I breathed a little sigh of relief because, though in April 2010, I was very moved by a Common pleas judge imploring residents to take jury duty seriously (saying: “People with jobs do everything they can to get out, so who do you think is left?”), I was equally nervous about taking a day off from work and how behind that would put me.

But then I got a notice again in April for a June date. Dutifully I called again, but this time I was told to report, which I did, Friday, June 7 to the Criminal Justice Center in Center City Philadelphia.

We filled out a survey of our prejudices, watched an endlessly outdated video in a big room filled with at least a couple hundred people and were divided up into groups of 18 or so to go to various courtrooms in that building and in City Hall. In the courtroom, we were all asked followup questions to our survey and then if we felt we had reason enough to not be part of the jury, we were asked to raise our hands and speak privately with the attorneys and the judge.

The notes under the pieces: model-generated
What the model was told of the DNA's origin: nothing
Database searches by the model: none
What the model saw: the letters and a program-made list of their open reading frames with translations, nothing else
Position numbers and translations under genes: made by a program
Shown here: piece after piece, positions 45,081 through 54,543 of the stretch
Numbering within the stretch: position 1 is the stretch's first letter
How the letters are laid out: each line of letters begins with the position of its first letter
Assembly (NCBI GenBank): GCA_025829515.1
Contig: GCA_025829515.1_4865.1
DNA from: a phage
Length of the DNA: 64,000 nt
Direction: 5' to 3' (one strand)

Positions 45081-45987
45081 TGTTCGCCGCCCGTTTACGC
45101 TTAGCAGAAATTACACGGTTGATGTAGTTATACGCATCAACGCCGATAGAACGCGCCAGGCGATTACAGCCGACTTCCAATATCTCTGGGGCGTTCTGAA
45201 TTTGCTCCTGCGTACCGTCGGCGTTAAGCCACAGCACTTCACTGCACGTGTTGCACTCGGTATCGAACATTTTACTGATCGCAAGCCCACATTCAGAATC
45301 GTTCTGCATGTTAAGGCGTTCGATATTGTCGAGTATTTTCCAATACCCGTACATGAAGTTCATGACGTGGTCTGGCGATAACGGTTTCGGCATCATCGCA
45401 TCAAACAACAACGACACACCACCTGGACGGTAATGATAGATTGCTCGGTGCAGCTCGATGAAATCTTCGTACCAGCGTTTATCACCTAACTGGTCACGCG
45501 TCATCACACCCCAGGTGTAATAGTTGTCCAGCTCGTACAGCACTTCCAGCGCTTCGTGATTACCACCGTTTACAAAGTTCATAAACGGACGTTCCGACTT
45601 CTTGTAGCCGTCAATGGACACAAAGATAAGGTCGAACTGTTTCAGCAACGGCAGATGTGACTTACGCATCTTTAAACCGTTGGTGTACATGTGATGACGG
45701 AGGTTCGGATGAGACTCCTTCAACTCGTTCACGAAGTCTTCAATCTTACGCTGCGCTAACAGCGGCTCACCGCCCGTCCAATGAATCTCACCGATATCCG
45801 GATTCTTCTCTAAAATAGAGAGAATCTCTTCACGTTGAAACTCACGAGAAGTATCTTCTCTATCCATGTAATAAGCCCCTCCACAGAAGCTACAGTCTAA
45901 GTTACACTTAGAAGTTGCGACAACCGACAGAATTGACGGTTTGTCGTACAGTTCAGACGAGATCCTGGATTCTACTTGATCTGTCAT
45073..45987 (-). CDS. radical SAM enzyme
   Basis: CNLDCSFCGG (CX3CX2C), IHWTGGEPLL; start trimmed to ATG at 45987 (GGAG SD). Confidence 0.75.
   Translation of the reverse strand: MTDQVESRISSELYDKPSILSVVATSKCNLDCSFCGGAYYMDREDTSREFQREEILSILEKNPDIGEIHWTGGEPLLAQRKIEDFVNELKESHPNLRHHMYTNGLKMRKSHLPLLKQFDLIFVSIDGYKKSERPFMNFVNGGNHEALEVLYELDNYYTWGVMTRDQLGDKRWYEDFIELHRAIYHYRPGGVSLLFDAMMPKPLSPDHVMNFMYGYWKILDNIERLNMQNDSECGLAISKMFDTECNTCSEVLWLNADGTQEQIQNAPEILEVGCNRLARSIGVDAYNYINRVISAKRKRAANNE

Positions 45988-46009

We were asked specifically to not use work as an excuse — everyone has work ,we were told, but I felt running my own business was different. I didn’t have someone who could fill in for me. That wasn’t received well. Maybe because I was preceded by a surgeon, or maybe because I seemed like a pompous kid whose business wasn’t entirely understood — “is it like a newspaper or like a blog?” I was asked, but I commanded to report for duty on Monday — I read the FAQs in preparation.

I was told by a friend that reporters might legitimately be able to suggest they are impartial because they follow the news so closely, but I felt uncomfortable pushing too hard, given my feeling it was a civic duty of sorts. Given how small-time this case was, I doubt that would have be seen as serious anyway.

It was a three-day trial involving a car accident and request for monetary damages. We heard a lot of testimony, listened to the phrase”with reasonable degree of medical certainty” a lot, the court bought us pizza on the final day so we could deliberate and, in the end, we decided in favor of the defendants. The judge, who apparently had a reputation but seemed friendly enough in the courtroom, came to see us as we were leaving, thanked us and told us that, overall, he agreed with our assessment. (He thought one of the defendants deserved some blame, which I had agreed with but during conversations with my fellow jurors felt I lacked enough legal certainty to fight much). We also were paid — in Pennsylvania, you are paid $9 per day for the first three days and $27 a day afterward.